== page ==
A Texas Geneticist Apparently Invented a Science Journal to Publish Her DNA Proof of Bigfoot
Melba Ketchum has by now established herself as a voice in the scientific wilderness, proclaiming, loudly and often, that Bigfoot is real.
That role was cemented in November when Dr. Ketchum -- she's a Nacodoches veterinarian-turned DNA researcher -- announced that her "Sasquatch genome study" had found conclusive evidence that the holy grail of cryptozoology not only exists but is actually part human.
The evidence, she claimed, came from a sample of purported Sasquatch hair samples her team put through "extensive" DNA sequencing. The results suggested the creature "is a human relative that arose approximately 15,000 years ago as a hybrid cross of modern Homo sapiens with an unknown primate species."
She immediately called for public officials and law enforcement to acknowledge the "unambiguously modern human maternal ancestry" of the Sasquatch and begin treating it as such. "Government at all levels must recognize them as an indigenous people and immediately protect their human and Constitutional rights against those who would see in their physical and cultural differences a 'license' to hunt, trap, or kill them."
The scientific community was not impressed, and Ketchum was unable to find a scientific journal to publish her findings.
It was, she wrote, "the worst scientific bias in the peer review process in recent history." She dubbed it "Galileo Effect," presumably a reference to the chilly reception the Italian scientist received when he declared the earth orbits the sun.
"It seems mainstream science just can't seem to tolerate something controversial, especially from a group of primarily forensic scientists and not 'famous academians' aligned with large universities, even though most of our sequencing and analysis was performed at just such facilities," she wrote.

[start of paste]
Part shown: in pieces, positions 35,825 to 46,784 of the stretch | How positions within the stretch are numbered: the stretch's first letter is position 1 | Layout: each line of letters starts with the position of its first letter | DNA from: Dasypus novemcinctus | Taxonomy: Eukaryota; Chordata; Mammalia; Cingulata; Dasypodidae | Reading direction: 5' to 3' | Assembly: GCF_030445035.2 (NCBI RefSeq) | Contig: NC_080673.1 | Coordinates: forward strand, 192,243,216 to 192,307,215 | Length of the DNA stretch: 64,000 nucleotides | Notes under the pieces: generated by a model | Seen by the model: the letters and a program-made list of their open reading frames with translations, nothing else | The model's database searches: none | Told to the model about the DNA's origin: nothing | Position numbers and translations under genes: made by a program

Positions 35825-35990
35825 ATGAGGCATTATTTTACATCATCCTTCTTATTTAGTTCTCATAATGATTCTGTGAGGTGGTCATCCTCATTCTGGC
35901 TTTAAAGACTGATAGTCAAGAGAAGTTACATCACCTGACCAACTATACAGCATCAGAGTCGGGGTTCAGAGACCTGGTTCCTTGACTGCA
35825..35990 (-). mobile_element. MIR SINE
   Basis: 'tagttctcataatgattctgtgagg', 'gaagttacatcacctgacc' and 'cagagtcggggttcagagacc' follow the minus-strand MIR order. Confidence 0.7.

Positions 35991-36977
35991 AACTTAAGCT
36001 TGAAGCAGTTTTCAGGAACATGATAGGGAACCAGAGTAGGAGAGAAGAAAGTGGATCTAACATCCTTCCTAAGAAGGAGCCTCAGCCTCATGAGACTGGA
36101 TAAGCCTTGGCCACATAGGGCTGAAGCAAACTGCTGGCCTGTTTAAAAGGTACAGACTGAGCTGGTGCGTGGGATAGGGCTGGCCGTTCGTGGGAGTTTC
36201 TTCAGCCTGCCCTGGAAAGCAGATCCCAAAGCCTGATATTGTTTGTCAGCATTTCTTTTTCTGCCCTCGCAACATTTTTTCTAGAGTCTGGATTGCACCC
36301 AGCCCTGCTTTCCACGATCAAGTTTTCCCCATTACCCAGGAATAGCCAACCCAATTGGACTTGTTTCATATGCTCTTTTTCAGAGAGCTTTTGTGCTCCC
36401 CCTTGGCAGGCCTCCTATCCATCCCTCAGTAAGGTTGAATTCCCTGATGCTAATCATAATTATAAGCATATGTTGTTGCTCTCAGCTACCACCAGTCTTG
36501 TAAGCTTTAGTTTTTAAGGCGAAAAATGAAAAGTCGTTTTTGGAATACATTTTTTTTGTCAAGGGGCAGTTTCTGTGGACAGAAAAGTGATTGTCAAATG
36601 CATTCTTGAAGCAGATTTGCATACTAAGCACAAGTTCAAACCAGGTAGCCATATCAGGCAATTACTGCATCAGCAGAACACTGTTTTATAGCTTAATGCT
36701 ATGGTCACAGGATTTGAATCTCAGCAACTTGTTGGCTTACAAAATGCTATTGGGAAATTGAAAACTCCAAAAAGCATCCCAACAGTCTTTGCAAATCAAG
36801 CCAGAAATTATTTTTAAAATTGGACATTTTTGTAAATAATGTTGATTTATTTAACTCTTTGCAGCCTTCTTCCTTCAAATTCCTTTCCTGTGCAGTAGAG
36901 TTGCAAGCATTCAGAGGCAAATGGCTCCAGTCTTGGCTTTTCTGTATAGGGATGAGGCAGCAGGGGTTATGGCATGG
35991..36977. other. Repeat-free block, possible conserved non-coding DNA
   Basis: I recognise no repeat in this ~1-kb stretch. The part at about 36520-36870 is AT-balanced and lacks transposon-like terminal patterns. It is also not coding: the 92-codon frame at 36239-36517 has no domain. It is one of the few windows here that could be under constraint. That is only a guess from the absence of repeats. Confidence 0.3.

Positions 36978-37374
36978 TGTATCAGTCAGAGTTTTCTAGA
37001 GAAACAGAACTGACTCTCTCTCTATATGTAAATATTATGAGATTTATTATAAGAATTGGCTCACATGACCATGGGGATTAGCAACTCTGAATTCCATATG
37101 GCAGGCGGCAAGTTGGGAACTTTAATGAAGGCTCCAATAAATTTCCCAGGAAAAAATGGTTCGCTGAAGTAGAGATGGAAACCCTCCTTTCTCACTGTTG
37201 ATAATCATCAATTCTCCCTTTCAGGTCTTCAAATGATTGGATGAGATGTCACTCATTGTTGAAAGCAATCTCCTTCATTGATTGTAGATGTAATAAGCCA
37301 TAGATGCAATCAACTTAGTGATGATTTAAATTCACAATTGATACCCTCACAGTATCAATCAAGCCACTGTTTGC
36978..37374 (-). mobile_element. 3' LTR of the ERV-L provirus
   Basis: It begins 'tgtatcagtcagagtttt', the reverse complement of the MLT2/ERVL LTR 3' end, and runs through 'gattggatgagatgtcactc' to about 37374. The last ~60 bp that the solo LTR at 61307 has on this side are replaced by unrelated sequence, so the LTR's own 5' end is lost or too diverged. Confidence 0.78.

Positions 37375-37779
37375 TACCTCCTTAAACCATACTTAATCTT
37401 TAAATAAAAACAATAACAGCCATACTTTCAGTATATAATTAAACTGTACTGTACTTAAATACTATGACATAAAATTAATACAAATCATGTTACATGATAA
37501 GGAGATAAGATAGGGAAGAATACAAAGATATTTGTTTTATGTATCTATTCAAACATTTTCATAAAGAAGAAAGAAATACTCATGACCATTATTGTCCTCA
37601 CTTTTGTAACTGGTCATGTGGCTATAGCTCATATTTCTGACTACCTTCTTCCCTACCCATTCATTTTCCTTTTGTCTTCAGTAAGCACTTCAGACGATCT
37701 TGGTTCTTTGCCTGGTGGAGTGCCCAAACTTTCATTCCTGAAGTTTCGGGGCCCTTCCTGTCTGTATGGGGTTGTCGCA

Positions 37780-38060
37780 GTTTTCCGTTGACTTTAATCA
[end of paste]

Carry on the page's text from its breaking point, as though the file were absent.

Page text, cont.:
But on Wednesday, Ketchum announced that she had finally found a publication with the courage to go against the ivory tower establishment and that her research was finally being published by the DeNovo Journal of Science. She immediately took to Twitter, directing the attention of popular science gatekeepers like National Geographic, the BBC, Jane Goodall, and, um, Rob Lowe, to a 19-second video clip, supposedly showing the sleeping female Sasquatch whose DNA was sequenced for the study.
But Ketchum's victory celebration might be a bit premature. The Huffington Post and others did a modicum of digging and found that, not only is DeNovo's website shoddy and amateurish, the domain was registered all of nine days before it published Ketchum's study, which, by the way, is its only article. To read it, you have to shell out $30.
That doesn't conclusively prove that Ketchum's study is a worthless pile of crap. It just suggests it very, very strongly.
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